The book called the game about dating
And just as I predicted, lopsided gender ratios affect conservative religious communities in much the same way they affect secular ones.At first glance, the state of Utah—60 percent Mormon and home of the LDS church—looks like the wrong place to study what I like to call the man deficit.I wanted to show that god-fearing folks steeped in old-fashioned values are just as susceptible to the effects of shifting sex ratios as cosmopolitan, hookup-happy 20-somethings who frequent Upper East Side wine bars. One of my web searches turned up a study from Trinity College’s American Religious Identification Survey (ARIS) on the demographics of Mormons.According to the ARIS study, there are now 150 Mormon women for every 100 Mormon men in the state of Utah—a 50 percent oversupply of women. That’s the one thing that always came up when I’d discuss theories on declining marriage rates or the rise of the hookup culture with my friends or family. In reality, these values have ebbed and flowed throughout history, often in conjunction with prevailing sex ratios. Census Bureau’s American Community Survey, there are 5.5 million college-educated women in the U. between the ages of 22 and 29 versus 4.1 million such men. Among college grads age 30 to 39, there are 7.4 million women versus 6.0 million men—five women for every four men. Times have changed, and that is a good thing—especially the fading-away of cruel taboos that once stigmatized women who engaged in premarital sex or bore children out of wedlock. The values question assumes that sexual mores loosen naturally from conservative to liberal.“Wow,” he said, “that sounds a lot like the Shidduch Crisis.” I had never heard of it, but the Shidduch Crisis turned out to be a marriage crisis among Orthodox Jews remarkably similar to the one afflicting Mormons.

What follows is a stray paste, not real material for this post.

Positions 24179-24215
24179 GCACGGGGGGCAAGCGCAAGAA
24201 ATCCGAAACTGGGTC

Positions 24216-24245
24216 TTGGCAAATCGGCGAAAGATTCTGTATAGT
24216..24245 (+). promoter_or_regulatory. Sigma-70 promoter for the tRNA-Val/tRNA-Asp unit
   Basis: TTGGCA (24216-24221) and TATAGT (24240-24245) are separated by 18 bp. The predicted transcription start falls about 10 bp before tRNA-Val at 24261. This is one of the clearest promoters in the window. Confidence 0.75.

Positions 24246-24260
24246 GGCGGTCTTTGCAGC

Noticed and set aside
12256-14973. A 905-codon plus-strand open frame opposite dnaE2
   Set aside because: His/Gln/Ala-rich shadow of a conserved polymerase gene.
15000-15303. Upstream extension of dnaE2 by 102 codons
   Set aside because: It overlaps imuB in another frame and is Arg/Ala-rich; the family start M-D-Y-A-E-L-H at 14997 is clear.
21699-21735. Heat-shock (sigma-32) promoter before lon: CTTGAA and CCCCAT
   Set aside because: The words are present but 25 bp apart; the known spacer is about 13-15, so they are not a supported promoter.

Marriage and motherhood are essentially spiritual obligations, which is why the Orthodox marriage crisis is so hotly debated and why it has earned its own moniker.Shidduch is the Hebrew word for a marriage match, and Orthodox Jews (including the more assimilated Modern Orthodox) now refer to the excess supply of unmarried women in their communities as the Shidduch Crisis. Or maybe it’s the women who are holding out for the Mormon or Jewish George Clooney?Mormon and Orthodox Jewish leaders alike fear that their respective marriage crises reflect some failure to instill proper values in young people. In fact, the root causes of both the Shidduch Crisis and the Mormon marriage crisis have little to do with culture or religion. The fact is that there are more marriage-age women than men both in the Orthodox Jewish community and in the Utah LDS church.Heterosexual men are more likely to play the field, and heterosexual women must compete for men’s attention.Of course, tales of scarce men and sexual permissiveness in ancient Sparta won’t convince everyone, so I began to explore the demographics of modern religion.
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“You have no idea how big a problem this is,” said Tristen Ure Hunt, founder of the Mormon Matchmaker, a Salt Lake City dating agency.